DoE GURU Optimised BikeFit …

This is our top of the range GURU bike fit where we take everything into consideration. Whether you’re a road, triathlon, mountain or recreational rider we will either get you into the best possible position on your existing bike or give you a number of bike solutions if looking to purchase a new bike. The fit will include in-depth power output, real-time body angle tracking and GURU Virtual Ride™ where we will look at everything including cleat position, knee tracking, saddle height & fore-aft, bar reach & drop, in addition to giving advice on saddles, pedals, spindles, crank length, bar width & ergonomics and power/gps devices.

DoE MOT Bike Service …
The DoE MOT includes a full safety check with all nuts and bolts checked and correctly torqued, headset checked/tensioned and bottom bracket checked. All cables checked and replaced if necessary. Brakes adjusted and pads replaced if necessary. Gear indexing checked/adjusted. Wheels trued and Drivetrain cleaned, degreased and re-lubed. Chain checked for wear and replaced if necessary. Any parts will be extra but we will call you before we replace them and give a breakdown of costs. If looking for a complete strip down we can talk you through our ‘Full Monty’ service!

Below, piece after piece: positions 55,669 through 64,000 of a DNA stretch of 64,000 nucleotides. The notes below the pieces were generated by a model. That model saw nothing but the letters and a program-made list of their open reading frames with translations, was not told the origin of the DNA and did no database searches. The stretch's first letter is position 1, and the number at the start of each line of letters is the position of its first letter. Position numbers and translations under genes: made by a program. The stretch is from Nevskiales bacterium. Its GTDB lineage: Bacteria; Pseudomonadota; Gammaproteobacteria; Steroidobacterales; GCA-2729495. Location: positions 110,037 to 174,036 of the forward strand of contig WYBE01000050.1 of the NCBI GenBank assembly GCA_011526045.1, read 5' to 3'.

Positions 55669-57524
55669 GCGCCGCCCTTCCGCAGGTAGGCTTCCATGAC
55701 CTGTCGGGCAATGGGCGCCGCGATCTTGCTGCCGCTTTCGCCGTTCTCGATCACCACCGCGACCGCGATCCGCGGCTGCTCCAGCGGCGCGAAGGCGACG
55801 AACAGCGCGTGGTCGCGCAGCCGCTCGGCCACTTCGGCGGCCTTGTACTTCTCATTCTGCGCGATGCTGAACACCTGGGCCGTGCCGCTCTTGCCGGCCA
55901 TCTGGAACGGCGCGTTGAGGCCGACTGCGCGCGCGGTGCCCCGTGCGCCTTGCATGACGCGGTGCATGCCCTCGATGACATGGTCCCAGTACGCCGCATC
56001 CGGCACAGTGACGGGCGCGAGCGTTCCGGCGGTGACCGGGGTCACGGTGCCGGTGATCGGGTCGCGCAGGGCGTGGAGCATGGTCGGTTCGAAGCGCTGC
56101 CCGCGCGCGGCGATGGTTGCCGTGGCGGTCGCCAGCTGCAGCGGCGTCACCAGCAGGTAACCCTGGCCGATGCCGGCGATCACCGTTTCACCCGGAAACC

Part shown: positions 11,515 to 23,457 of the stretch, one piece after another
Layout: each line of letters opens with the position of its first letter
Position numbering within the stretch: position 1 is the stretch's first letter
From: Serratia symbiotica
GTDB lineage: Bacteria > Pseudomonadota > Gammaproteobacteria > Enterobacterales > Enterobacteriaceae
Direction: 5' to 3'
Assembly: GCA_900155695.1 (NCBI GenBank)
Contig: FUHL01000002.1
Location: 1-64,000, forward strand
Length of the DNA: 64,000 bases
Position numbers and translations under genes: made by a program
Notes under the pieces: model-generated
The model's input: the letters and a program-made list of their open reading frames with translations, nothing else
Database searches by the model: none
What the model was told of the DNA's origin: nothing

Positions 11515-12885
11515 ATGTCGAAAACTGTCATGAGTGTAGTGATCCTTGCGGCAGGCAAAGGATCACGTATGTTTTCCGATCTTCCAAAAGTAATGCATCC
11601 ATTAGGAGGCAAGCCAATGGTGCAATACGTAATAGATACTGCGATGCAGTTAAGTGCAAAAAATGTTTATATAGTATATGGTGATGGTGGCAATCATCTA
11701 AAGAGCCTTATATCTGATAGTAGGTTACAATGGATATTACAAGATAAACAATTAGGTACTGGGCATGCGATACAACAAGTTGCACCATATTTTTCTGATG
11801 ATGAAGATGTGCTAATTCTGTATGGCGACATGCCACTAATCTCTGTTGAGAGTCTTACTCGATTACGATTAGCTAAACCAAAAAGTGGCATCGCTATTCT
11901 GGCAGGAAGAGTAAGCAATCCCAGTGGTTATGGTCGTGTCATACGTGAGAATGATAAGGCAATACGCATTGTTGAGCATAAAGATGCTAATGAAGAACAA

DoE 121 Coaching Session …
Once your position is dialled in and your bike is running like new, we’ll help fine tune your skills and fitness ready to smash this years goals. This is where a coach can be invaluable in helping you plan your training, identify areas of weakness, help improve technique and develop your fitness through the correct strength, speed and stamina training. Included in the founder membership is a 1hr coaching session to get you started using either a variety of indoor equipment including bike power trainers, treadmills and weights or as an outdoor training session for any discipline.